Mountview Academy of Theatre Arts has been given more than £800,000 by London mayor Sadiq Khan towards its new building in Peckham.
The money will go towards fitting out publicly accessible areas of the drama school’s new purpose-built premises, and has been given specifically to facilitate engagement with its local community in south-east London.
Mountview is due to open the multi-million-pound building this autumn, when it will move all of its activity to Peckham from Wood Green in north London.
The £843,543 given to Mountview is one of 27 projects receiving a share of £24 million from Khan’s Good Growth Fund, all of which are being funded to help engage local people in the regeneration of their communities.
Alongside the performing arts training Mountview will provide in Peckham, the school’s new home will provide creative workspaces, workshop facilities and other community resources. It will make its training facilities available to the public in the evenings, weekends and holidays, with local community groups given discounted rates.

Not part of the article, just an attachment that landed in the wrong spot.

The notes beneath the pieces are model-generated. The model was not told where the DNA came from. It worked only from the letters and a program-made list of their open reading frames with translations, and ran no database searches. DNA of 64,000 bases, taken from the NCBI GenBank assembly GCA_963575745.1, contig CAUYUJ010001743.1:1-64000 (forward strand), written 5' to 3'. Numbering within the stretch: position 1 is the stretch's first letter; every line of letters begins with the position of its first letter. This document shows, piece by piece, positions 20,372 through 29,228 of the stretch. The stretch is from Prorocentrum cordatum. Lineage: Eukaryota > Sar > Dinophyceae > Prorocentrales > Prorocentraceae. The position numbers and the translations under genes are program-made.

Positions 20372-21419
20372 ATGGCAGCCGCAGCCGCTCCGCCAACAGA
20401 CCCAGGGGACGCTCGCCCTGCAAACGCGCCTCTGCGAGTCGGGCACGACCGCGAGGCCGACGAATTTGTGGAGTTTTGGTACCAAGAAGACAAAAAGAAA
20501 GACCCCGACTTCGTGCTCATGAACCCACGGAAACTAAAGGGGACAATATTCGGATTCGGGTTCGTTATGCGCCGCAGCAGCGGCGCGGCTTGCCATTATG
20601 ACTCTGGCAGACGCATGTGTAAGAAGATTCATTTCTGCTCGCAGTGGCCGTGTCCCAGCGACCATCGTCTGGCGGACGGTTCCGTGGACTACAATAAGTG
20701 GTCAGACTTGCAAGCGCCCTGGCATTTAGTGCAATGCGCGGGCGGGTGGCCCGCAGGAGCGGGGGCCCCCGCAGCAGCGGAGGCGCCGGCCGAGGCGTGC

The mayor said the investment in Mountview’s new building would actively support Londoners of a black, Asian and minority ethnic background to get involved in the arts, as well as people from lower socio-economic groups, disabled people and young people not in education, employment or training.
Mountview chair Vikki Heywood described the school’s vision for “a new sort of drama school which is open to all” as “vital to reshaping the performance and production industry”.
Other projects supported as part of the Good Growth Fund include the UK’s first national talent house for urban culture in Stratford, which is being funded after a joint bid from creative producer and development organisation East London Dance and music talent incubator Urban Development.
It will receive £1 million, to match the amount given to it last year by Arts Council England’s small capital grants programme. The money will enable the fit out of a premises near the Queen Elizabeth Olympic Park, created for young musicians, dancers, choreographers and producers to progress their careers.
Also funded is Battersea Arts Centre’s community garden, which has been given £150,000, and Southbank Centre’s Undercroft skate space.
The space faced potential closure in 2014 before being saved, and the Southbank has now been given £700,000 to create a dedicated home for its education programme and an “expanded and improved” skate space.